The crowd was getting settled and was in surprisingly high spirits considering the nature of the match. There were always a large group of people that would come to this sort of match expecting the inevitable outcome, but still hoping for the surprise and excitement of the unforeseen upset. Holden chuckled to watch them, they were in for a treat today, that was for sure. Row after row of spectators had shown up to see if Coble could pull off the impossible and unseat the Hurricane. More had shown up just to see how Westie would put the upstart contender down. The room was hazy with the smoke of cigars flowing from the box seats on the second floor, and the whole room smelled of adrenaline and alcohol.

Holden flagged down a vendor to get some chips for himself and Famke and settled back to take in the show. His excitement and anticipation was palpable. He noticed the hulking form of Neilson in one of the box seats, standing next to Krux himself, looking smooth and relaxed, waiting for his plan to play out. Holden gave Krux a nod, not that the mobster would have noticed or cared, but at this point he almost felt like a secret co-conspirator. He did not approve of Krux’s methods, certainly, but he did feel a certain gratitude. After all, Krux was the reason his life was finally changing for the better. He’d have to remember to send him an anonymous gift basket or something.

His thoughts were interrupted by the announcer taking the stage. Tonight’s turnout was decent, but the numbers had been slipping over the last few years, and they had been working hard to find ways to up the showmanship, so the man was wearing his traditional bowler hat above a flashy sports jacket made of a tacky purple fabric with a metallic sheen with oversized lapels. He looked like a cross between a referee and the ringleader from the circus, and was carrying a large red bullhorn to address the crowd. They were also trying out the idea of having a musical backdrop for the fight, and had apparently hired a couple of trumpeters that were currently having their own battle providing fanfare.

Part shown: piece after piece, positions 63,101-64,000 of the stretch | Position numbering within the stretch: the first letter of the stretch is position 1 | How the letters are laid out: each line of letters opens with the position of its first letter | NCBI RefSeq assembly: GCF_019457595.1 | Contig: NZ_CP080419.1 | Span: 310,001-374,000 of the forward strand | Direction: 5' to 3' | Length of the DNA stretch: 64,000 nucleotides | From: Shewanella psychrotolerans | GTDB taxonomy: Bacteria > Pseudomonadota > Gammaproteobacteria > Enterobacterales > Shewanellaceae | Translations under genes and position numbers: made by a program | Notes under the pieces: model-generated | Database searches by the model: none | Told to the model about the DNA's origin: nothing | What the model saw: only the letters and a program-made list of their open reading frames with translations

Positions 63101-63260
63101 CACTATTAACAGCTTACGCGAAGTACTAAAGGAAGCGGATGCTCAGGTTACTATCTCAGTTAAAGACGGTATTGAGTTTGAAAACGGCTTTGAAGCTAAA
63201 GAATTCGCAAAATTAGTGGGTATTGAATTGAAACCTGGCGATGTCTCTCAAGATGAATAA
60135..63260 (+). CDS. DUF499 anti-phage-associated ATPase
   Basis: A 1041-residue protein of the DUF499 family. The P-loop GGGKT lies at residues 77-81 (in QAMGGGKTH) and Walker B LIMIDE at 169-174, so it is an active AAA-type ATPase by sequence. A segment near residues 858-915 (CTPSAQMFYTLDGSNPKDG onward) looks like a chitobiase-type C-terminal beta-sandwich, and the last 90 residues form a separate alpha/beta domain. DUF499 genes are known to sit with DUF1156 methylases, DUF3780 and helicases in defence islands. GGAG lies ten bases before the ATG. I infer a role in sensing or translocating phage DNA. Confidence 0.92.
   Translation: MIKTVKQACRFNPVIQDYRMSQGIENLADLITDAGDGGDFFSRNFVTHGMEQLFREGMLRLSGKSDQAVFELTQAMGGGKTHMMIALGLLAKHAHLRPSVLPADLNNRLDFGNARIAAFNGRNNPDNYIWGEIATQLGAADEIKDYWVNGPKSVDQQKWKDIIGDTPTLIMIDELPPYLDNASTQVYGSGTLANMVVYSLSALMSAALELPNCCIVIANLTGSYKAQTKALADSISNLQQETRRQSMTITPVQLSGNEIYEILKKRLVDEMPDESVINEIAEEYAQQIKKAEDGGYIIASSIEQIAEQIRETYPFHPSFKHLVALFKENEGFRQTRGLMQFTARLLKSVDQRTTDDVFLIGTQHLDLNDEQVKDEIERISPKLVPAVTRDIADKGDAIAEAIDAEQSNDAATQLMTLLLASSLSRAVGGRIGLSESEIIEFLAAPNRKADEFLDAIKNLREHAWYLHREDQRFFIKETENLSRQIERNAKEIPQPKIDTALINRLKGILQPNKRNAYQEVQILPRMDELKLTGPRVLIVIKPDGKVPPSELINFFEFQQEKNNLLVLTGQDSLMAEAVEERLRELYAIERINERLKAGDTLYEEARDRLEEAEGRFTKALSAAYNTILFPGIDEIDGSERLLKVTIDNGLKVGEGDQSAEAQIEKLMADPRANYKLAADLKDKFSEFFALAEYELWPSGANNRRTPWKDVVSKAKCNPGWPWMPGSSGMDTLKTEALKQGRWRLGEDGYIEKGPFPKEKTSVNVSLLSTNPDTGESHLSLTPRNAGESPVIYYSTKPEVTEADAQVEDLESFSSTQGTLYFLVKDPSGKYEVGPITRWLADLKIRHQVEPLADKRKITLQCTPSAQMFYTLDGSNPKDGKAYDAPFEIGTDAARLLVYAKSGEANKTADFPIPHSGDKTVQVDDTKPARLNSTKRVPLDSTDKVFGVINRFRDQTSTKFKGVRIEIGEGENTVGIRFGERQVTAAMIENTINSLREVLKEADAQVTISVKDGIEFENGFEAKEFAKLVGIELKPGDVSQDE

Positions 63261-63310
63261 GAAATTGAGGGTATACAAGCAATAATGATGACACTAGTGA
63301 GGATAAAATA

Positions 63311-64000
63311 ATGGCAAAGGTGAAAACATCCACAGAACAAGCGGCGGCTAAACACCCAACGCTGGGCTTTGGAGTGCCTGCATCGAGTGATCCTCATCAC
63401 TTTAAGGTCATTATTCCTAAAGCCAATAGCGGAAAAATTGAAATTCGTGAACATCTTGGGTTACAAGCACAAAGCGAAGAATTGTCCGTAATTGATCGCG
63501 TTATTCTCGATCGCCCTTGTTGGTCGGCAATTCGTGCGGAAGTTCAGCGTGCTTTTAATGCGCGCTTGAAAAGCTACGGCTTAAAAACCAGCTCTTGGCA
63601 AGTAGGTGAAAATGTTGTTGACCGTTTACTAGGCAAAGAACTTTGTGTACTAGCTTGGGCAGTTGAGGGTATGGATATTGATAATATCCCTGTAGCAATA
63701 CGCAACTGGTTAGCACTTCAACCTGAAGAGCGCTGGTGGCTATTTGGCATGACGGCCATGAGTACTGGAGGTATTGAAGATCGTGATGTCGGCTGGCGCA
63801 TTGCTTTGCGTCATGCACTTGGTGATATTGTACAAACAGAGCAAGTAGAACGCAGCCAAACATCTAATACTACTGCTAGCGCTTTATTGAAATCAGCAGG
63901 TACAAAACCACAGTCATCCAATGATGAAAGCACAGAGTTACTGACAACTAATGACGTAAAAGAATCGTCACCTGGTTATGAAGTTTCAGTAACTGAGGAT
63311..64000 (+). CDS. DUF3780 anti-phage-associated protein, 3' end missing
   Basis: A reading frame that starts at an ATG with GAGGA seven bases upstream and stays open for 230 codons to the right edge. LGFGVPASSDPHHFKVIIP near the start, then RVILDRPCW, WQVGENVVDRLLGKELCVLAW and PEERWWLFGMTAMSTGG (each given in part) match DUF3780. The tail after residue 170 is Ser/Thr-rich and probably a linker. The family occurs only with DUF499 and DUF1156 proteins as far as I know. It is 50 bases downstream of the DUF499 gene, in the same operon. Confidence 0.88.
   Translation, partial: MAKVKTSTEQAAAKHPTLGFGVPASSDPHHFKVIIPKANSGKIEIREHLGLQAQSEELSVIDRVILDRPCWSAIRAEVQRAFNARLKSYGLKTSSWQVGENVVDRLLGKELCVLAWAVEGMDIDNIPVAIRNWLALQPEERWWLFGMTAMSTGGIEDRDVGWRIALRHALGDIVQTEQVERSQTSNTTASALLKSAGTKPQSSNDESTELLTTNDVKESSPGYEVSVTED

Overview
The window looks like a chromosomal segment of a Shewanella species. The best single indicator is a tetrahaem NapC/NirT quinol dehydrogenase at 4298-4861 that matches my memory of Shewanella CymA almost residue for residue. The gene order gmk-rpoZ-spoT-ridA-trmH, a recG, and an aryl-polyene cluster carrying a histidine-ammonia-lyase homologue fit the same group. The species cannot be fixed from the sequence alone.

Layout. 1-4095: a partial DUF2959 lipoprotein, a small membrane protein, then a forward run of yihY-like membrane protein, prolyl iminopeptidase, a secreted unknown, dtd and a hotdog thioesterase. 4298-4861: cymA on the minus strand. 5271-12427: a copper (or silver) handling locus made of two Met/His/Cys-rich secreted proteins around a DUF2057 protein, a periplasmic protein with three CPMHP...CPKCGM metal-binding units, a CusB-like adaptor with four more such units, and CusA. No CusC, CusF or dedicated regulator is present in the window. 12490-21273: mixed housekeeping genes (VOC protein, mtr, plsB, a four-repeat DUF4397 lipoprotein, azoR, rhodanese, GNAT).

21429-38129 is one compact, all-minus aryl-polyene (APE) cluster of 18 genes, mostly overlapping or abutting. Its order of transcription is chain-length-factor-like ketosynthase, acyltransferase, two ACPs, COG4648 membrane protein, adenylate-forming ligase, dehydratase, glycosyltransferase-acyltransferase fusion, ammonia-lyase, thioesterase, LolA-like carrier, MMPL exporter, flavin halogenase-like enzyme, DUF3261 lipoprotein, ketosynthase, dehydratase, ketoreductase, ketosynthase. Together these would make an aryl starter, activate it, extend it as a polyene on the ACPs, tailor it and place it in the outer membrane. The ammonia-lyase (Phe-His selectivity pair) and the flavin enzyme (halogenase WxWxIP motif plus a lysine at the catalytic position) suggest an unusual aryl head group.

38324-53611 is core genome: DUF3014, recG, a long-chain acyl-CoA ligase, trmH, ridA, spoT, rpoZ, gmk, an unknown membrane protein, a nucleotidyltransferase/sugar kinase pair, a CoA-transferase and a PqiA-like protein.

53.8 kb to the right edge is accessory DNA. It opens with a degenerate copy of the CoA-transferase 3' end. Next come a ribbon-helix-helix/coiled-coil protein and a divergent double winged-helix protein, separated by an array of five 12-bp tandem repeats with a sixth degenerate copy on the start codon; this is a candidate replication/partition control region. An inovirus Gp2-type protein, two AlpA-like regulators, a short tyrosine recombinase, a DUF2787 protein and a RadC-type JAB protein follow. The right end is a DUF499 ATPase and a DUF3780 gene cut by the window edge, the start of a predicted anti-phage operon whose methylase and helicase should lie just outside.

“Ladies and Gentlemen!” he boomed, his arm waving wildly around the stage. “Welcome to tonight’s amazing fight!” Each word was elongated and choking vibrato, but Holden had to admit that it was bringing him in. “In this corner,” the man said, quickly snapping his arm to Holden’s left, “our challenger, five foot ten, weighing in at two hundred and twenty pounds, Vince. The Clobberer. COBLE!” The crowd threw up a half hearted cheer as Coble climbed into the ring and punched his gloves together and made a couple spins around waving his arms, amping up the spectators. The trumpeter on Coble’s side of the ring nearly lost his footing trying to belt out an appropriate, if obviously improvised, fight song to welcome him into the ring.

“And in this corner,” the announcer continued, after waving the crowd down, “our reigning champion. The man that can’t be stopped. The Force of Nature. Six foot two, two hundred thirty five pounds. Jim. The Hurricane. WESTIE!” The crowd went wild, so they could barely even hear the spirited refrain Jim’s trumpeter belted out. No one seemed to mind the unconscionable amount of extra vowels the announcer had thrown into Jim’s last name. They just saw Hurricane, modestly entering the ring and throwing up his arms above his head, simply, subtly. He was wearing an easy smile, but Holden was sure he saw a look of worry in his eyes. This fight was on, and Hurricane knew he was losing.

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